Boot up the options for your digital voice assistant of choice and you're likely to find two options for the gender you prefer interacting with: male or female. The problem is, that binary choice isn't an accurate representation of the complexities of gender. Some folks don't identify as either male or female, and they may want their voice assistant to mirror that identity. But a group of linguists, technologists, and sound designers--led by Copenhagen Pride and Vice's creative agency Virtue--are on a quest to change that with a new, genderless digital voice, made from real voices, called Q. Q isn't going to show up in your smartphone tomorrow, but the idea is to pressure the tech industry into acknowledging that gender isn't necessarily binary, a matter of man or woman, masculine or feminine. The project is confronting a new digital universe fraught with problems.
Talk to Apple's Siri or Amazon's Alexa and you'll notice a common trait: They both have female voices. While this can help make robotic assistants more relatable and natural to converse with, it has assigned a gender to a technology that's otherwise genderless. Now, researchers are hoping to offer a new alternative by launching what they're calling the world's first'genderless voice.' To create'Q', researchers recorded voices from participants who identify as non-binary, or neither exclusively female nor male. Researchers then tested the voice on 4,600 people across Europe.
In a world of female chatbots, one program has dared to refer to itself as'binary'. Named Eno, the gender-neutral virtual assistant was created by Capital One to help the bank's customers'manage their money by texting in a conversational way'. The robot is powered with artificial intelligence, allowing it to understand natural language, and when asked if it is a male or female, it responds'binary'. In a world of female chatbots, one program dares to refer to itself as'binary'. Named Eno, the gender-neutral virtual assistant was created by Capital One Financial Corp to help the bank's customers'manage their money by texting in a conversational way' Capital One Financial Corp has unveiled a chatbot to'help the bank's customers'manage their money by texting in a conversational way'.
In a world occupied by Siri, Cortana and Alexa, Google Assistant is a bit of an anomaly. It's the first widely used voice assistant to eschew a female name, which the company reportedly did to avoid giving it a personality. The company would rather you imagined yourself talking directly to "Google the search engine" than a go-between. Avoiding a gendered name just happened to be a happy coincidence, it seems. Despite Google (perhaps unintentionally) shunning obvious sexism in its AI, it still fell into the gender bias trap by giving Assistant a female voice.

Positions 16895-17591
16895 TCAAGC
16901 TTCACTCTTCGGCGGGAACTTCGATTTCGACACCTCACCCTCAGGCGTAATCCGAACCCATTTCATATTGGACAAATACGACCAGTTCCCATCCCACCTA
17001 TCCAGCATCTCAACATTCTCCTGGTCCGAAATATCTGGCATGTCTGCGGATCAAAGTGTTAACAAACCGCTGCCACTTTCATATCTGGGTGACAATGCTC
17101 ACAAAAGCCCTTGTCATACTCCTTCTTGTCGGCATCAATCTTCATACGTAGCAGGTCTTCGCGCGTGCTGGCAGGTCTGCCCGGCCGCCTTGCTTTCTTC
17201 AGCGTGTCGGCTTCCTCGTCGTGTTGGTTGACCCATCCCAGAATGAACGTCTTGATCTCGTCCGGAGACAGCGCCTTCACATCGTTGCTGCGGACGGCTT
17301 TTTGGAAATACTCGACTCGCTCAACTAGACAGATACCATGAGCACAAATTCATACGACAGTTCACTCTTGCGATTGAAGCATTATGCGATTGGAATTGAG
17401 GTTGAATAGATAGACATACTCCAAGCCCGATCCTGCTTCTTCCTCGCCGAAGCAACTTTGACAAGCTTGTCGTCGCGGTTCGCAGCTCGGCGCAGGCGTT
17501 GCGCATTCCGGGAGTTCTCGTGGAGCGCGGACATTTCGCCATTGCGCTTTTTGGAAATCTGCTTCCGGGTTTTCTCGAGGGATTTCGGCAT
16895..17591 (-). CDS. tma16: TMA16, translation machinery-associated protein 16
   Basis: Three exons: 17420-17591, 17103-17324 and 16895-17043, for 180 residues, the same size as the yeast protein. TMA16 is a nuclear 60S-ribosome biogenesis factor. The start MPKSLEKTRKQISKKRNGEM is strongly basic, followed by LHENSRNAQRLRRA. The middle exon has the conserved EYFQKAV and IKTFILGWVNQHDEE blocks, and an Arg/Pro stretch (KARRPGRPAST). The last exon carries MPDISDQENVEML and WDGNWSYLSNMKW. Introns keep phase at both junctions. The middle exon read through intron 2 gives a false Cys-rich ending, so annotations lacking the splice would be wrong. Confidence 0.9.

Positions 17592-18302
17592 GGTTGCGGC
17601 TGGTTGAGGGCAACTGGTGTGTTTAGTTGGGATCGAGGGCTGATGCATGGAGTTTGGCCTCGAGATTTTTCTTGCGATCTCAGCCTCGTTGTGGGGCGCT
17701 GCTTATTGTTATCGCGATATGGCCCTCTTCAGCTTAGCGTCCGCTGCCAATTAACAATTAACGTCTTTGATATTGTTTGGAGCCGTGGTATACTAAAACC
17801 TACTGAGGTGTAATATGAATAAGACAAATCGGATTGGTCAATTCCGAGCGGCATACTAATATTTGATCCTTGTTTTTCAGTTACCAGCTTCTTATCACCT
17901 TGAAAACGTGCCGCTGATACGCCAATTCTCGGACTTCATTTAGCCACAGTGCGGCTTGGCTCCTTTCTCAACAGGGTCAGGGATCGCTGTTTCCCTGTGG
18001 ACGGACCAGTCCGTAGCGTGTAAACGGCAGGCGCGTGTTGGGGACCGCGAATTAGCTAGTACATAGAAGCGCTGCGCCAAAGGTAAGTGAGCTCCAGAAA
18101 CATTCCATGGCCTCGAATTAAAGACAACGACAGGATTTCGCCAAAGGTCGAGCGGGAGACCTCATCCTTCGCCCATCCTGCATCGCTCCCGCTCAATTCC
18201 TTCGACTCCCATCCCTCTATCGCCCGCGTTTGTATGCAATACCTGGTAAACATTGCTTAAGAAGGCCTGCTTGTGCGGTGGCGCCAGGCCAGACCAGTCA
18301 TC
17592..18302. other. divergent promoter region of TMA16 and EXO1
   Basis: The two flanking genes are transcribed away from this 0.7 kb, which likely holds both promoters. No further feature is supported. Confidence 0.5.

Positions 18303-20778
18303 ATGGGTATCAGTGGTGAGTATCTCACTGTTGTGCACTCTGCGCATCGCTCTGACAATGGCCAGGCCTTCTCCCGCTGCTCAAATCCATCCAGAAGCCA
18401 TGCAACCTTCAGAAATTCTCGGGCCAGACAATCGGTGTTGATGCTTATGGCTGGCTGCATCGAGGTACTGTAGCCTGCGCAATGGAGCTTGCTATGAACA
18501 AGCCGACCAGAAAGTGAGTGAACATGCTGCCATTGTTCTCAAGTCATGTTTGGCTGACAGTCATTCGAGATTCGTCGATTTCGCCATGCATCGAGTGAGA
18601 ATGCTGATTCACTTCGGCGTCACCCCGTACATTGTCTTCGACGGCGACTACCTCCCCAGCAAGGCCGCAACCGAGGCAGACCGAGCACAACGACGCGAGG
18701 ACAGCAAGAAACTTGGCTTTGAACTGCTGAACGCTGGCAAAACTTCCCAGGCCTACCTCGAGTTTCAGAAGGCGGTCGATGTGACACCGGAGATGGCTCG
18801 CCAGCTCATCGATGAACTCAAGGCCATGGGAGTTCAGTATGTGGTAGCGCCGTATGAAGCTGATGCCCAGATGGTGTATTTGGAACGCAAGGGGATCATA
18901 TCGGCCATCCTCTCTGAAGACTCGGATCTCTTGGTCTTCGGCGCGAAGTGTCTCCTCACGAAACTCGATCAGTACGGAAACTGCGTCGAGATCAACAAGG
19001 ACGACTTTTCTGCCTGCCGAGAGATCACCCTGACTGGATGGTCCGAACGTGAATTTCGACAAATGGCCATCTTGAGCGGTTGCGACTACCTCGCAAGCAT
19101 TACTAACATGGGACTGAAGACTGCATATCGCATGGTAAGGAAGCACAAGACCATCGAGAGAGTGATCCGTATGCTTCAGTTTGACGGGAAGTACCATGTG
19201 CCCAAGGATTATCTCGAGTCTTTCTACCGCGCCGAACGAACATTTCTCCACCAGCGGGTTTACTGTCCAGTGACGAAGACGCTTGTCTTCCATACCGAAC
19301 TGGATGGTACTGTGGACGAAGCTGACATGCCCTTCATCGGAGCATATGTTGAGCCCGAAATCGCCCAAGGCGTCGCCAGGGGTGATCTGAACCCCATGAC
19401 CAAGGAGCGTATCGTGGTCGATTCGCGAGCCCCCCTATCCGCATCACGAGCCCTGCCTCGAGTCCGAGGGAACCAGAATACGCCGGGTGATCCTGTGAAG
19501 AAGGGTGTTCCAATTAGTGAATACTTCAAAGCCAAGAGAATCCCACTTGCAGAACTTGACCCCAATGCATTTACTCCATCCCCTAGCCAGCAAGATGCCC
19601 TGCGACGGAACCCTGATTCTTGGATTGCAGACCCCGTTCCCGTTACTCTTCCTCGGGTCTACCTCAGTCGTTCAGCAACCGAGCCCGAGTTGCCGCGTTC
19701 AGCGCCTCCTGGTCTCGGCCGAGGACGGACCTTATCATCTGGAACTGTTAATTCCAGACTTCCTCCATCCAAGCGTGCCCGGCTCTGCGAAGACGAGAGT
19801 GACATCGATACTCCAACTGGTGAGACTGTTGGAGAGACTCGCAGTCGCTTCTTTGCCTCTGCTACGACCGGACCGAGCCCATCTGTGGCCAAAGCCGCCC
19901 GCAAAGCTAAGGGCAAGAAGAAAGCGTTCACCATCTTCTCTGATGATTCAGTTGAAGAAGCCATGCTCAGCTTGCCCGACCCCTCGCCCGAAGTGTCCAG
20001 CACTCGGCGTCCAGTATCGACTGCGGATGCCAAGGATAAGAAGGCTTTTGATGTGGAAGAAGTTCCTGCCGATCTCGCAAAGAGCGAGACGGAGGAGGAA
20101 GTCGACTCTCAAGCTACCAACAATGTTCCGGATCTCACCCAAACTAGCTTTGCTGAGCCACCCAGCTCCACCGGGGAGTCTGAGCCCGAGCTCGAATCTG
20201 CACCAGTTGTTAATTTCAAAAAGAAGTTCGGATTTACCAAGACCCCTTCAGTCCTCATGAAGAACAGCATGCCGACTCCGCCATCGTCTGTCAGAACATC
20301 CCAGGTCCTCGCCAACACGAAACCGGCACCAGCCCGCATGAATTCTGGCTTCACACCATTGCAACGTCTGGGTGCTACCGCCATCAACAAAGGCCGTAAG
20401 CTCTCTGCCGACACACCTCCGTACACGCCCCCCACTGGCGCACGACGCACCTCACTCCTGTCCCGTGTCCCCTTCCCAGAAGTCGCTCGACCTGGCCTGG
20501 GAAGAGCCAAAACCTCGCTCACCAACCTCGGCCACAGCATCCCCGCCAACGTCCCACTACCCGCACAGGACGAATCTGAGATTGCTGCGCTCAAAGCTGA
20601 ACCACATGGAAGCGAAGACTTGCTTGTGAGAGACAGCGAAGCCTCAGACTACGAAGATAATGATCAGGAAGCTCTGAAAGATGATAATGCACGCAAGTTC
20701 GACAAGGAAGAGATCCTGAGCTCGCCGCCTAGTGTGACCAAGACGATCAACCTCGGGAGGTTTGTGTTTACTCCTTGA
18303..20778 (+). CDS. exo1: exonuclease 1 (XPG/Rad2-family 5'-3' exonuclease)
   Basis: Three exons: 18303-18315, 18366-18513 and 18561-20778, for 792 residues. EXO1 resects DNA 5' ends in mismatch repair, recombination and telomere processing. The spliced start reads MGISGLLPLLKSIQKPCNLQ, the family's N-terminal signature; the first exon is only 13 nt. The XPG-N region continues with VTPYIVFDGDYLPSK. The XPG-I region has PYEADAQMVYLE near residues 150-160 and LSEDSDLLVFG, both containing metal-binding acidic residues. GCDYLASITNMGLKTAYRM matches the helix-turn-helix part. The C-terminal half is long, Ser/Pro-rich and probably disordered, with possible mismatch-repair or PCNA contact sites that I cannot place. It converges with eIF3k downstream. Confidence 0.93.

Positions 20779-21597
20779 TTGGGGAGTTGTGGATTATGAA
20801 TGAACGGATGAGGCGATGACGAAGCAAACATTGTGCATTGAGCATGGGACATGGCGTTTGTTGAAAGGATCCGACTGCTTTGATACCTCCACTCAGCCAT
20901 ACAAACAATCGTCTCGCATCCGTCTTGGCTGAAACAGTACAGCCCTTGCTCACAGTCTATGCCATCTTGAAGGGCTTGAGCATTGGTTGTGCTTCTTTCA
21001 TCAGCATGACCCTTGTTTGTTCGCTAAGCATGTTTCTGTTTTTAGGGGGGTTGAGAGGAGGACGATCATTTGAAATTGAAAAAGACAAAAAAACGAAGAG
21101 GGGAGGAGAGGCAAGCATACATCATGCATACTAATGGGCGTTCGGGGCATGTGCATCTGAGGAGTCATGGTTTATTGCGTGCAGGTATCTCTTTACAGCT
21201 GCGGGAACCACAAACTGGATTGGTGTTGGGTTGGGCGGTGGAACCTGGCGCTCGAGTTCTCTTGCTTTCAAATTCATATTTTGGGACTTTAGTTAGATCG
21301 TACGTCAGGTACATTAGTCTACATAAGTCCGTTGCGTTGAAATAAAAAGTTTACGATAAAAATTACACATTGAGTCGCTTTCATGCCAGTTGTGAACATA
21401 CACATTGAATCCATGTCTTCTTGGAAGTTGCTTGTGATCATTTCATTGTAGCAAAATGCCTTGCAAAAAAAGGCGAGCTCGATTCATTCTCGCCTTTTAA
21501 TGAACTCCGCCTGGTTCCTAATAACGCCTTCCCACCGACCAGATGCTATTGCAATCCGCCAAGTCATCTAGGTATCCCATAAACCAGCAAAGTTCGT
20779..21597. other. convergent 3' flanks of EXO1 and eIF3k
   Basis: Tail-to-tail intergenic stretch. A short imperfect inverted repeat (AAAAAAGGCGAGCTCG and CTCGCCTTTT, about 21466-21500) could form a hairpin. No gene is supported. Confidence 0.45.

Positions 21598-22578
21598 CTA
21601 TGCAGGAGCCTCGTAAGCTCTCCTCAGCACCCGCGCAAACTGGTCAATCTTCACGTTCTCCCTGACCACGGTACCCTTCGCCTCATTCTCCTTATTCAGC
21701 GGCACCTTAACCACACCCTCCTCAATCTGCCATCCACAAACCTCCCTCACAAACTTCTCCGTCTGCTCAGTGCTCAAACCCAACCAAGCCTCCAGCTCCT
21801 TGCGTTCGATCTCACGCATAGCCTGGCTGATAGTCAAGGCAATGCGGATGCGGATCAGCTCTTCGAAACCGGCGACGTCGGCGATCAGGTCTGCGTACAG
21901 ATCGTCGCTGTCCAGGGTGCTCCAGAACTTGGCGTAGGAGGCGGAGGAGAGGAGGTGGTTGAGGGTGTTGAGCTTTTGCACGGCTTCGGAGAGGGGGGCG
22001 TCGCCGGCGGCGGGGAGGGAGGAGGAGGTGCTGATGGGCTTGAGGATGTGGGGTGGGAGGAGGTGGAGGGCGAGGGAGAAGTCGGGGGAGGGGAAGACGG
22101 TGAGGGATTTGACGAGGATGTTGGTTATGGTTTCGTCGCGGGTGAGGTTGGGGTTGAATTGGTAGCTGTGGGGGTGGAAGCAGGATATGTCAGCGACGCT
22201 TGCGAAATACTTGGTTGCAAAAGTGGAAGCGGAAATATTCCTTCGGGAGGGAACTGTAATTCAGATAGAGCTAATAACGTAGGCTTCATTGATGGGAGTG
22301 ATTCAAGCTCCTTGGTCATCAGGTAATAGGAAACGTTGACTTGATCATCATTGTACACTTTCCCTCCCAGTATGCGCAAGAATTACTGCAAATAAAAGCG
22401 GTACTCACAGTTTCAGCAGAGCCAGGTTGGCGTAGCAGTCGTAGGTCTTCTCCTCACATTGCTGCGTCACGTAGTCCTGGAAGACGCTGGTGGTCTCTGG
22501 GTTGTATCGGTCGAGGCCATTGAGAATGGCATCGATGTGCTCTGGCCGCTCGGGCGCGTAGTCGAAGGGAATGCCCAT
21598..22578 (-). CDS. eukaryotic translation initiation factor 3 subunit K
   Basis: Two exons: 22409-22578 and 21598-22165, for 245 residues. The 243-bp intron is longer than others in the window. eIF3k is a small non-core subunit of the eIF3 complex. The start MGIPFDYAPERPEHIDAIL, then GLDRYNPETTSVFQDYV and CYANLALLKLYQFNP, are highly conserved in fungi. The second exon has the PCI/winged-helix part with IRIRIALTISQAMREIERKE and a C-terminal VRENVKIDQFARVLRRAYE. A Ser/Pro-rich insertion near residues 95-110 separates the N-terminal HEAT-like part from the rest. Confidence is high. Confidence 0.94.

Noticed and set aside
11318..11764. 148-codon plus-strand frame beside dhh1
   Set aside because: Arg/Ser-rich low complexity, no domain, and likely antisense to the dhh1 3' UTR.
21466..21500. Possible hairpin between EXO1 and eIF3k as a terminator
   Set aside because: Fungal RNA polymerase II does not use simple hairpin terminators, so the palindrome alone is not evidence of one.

They are in fact such a persistent feature in society that it is not unsurprising to find these stereotypes -- gender, in particular -- still perpetuated in the artificial intelligence bots that have been produced over the years. These gender stereotypes are played out in the roles that these bots are assigned to perform in an industry and their overall personalities. Female bots typically perform more administrative and secretarial roles such as assisting in the completion of routine tasks, scheduling meetings and customer service. Male bots on the other hand, often perform more analytical roles like providing financial advice and paralegal services. Recently, a growing group of companies have started to buck this trend by choosing to create gender-neutral bots instead, sparking discussions in the tech industry on the necessity and consequences of assigning gender (and with that stereotypical traits) to bots in the first place.